Item 10. Directors, Executive Officers and Corporate Governance.

 

The following table sets forth the names and ages of our current directors and executive officers, the principal offices and positions held by each person, and the year such director or officer commenced serving in such capacity:

 

Name

 

Director or
Officer Since

Age

Positions

 

 

 

 

 

 

 

Derek Peterson

 

2012

41

President and Chief Executive Officer, and Chairman of the Board

 

 

 

 

 

 

 

Amy Almsteier

 

2012

34

Director

 

 

 

 

 

 

 

Kenneth P. Krueger

 

2015

73

Director

 

 

 

 

 

 

 

Michael James

 

2011

57

Chief Financial Officer

 

 

 

 

 

 

 

Michael A. Nahass

 

2012

50

Secretary, Treasurer, and Director

 

 

 

 

 

 

 

Steven J. Ross

 

2012

57

Director

 

 

 

 

 

 

 

Kenneth Vande Vrede

 

2013

39

Chief Operating Officer and Director

 

 

 

 

 

 

 

Steven Vande Vrede

 

2013

30

Director

 

 

 

 

 

 

 

Michael Vande Vrede

 

2013

36

Director

 

Derek Peterson

President and Chief Executive Officer, Chairman of the Board

 

Mr. Peterson has served as our President and Chief Executive Officer, and Chairman of the Board, since February 9, 2012. Mr. Peterson began his career in finance with Crowell, Weedon & Co, the largest independent broker-dealer on the West Coast. In his 6 years there, Mr. Peterson became a partner and Branch supervisor where he was responsible for sales of over $10 million. Mr. Peterson was offered an opportunity to build a southern Orange County presence for Wachovia Securities, where he became the first Vice President and Branch Manager for their Mission Viejo location. He was instrumental in growing that office from the ground up, into the $15 million dollar office it is today. After his term at Wachovia Securities, Mr. Peterson accepted an opportunity for a Senior Vice President position with Morgan Stanley Smith Barney, where he and his team oversaw combined assets of close to $100 million. In addition, he has also been involved in several public and private equity financings, where he has personally funded several projects from angel to mezzanine levels. Mr. Peterson is a CFP Ò Professional and holds his Series 7, General Securities Sales Supervisor Series 9 and 10, National Commodity Futures Series 3, Series 65 and California Insurance License. Mr. Peterson holds a degree in Business Management from Pepperdine University. Mr. Peterson also owns a 12% interest in Black Oak, which operates a medical marijuana dispensary located in Oakland, California. As a co-owner of Black Oak, Mr. Peterson has worked with governmental agencies and tax authorities in Oakland, including working with the city to establish medical cannabis ordinances, competed for a permit to operate, and responded to a city request for proposal. Mr. Peterson's experiences gained through these matters will assist us in launching and operating the proposed medical marijuana cultivation, production and dispensary businesses of MediFarm, MediFarm I, and MediFarm II, as well as IVXX's launch of its line of cannabis flowers, cigarettes, and pure concentrates. Mr. Peterson's background in investment banking led to our conclusion that he should serve as a director in light of our business and structure.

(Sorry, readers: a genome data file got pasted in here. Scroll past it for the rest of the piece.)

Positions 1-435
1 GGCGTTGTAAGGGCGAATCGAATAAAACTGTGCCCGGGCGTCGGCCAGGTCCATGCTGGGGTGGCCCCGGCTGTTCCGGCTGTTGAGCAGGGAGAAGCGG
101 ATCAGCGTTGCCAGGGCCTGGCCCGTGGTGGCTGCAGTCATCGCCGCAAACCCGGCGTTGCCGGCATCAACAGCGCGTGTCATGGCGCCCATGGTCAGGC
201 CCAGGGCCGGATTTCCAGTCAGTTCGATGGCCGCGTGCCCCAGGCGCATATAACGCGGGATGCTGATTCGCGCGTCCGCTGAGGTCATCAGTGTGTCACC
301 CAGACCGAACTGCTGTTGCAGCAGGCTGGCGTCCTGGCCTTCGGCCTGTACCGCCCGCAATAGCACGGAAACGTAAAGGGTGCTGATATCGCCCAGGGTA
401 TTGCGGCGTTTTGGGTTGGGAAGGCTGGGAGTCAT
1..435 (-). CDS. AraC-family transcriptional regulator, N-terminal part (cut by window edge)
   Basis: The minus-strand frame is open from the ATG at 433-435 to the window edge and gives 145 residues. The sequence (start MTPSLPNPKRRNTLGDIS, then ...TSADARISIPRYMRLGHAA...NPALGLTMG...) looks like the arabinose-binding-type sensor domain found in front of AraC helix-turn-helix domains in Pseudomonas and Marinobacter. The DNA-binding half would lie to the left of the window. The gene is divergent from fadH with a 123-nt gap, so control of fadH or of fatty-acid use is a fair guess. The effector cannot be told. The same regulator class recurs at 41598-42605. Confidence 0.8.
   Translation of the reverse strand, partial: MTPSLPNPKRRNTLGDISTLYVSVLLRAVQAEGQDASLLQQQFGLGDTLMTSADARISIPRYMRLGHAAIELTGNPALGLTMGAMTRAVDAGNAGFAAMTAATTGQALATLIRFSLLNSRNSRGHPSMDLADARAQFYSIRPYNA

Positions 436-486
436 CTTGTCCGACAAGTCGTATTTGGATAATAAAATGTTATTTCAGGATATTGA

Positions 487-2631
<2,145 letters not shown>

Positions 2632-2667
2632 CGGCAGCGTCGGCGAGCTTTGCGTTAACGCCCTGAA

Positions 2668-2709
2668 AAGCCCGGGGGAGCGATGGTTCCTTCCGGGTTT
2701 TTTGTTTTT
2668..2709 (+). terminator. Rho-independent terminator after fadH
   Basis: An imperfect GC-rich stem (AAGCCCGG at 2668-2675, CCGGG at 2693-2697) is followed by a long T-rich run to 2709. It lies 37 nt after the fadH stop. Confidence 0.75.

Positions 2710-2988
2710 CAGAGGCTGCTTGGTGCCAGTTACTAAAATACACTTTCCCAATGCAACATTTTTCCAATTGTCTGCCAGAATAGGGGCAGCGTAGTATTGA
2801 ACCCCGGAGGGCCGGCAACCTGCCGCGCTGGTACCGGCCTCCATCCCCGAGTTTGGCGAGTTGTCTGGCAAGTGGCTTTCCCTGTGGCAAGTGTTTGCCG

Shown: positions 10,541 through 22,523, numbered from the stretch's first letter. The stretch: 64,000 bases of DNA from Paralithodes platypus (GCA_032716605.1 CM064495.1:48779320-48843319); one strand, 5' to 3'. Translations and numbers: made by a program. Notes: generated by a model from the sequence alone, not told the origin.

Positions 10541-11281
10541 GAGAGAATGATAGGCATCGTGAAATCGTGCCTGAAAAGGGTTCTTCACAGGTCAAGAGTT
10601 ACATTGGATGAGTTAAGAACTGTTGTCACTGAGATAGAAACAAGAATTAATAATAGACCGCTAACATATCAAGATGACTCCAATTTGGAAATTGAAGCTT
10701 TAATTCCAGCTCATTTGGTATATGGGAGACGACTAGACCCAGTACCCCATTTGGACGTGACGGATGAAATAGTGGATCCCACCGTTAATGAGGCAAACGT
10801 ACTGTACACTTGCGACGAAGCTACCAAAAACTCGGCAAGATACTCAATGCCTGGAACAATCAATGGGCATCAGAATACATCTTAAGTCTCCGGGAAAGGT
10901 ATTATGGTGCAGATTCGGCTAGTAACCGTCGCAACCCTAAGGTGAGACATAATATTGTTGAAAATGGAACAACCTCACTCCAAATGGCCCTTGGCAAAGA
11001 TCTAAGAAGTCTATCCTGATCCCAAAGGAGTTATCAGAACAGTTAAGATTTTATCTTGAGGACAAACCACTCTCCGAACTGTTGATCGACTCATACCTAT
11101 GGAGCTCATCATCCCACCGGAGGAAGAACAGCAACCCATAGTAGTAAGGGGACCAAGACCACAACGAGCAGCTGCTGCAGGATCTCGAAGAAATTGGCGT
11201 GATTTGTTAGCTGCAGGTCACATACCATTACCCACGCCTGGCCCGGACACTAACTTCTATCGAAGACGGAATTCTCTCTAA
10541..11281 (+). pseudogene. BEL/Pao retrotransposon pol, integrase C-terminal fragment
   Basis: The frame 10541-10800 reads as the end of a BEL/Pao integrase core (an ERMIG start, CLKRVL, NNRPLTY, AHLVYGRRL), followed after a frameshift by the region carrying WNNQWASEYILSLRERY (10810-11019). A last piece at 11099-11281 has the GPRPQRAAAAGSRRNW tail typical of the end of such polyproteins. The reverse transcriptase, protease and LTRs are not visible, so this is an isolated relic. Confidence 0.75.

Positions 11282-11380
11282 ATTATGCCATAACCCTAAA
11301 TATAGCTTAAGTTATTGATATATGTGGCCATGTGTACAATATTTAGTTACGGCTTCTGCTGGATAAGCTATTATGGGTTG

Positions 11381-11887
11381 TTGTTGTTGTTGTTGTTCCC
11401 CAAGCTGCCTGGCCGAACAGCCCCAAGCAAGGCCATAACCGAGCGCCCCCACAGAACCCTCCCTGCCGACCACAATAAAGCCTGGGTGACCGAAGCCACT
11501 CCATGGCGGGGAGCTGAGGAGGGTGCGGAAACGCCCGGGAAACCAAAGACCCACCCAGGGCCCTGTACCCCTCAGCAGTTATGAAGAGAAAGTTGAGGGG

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Amy Almsteier

Secretary, Treasurer, and Director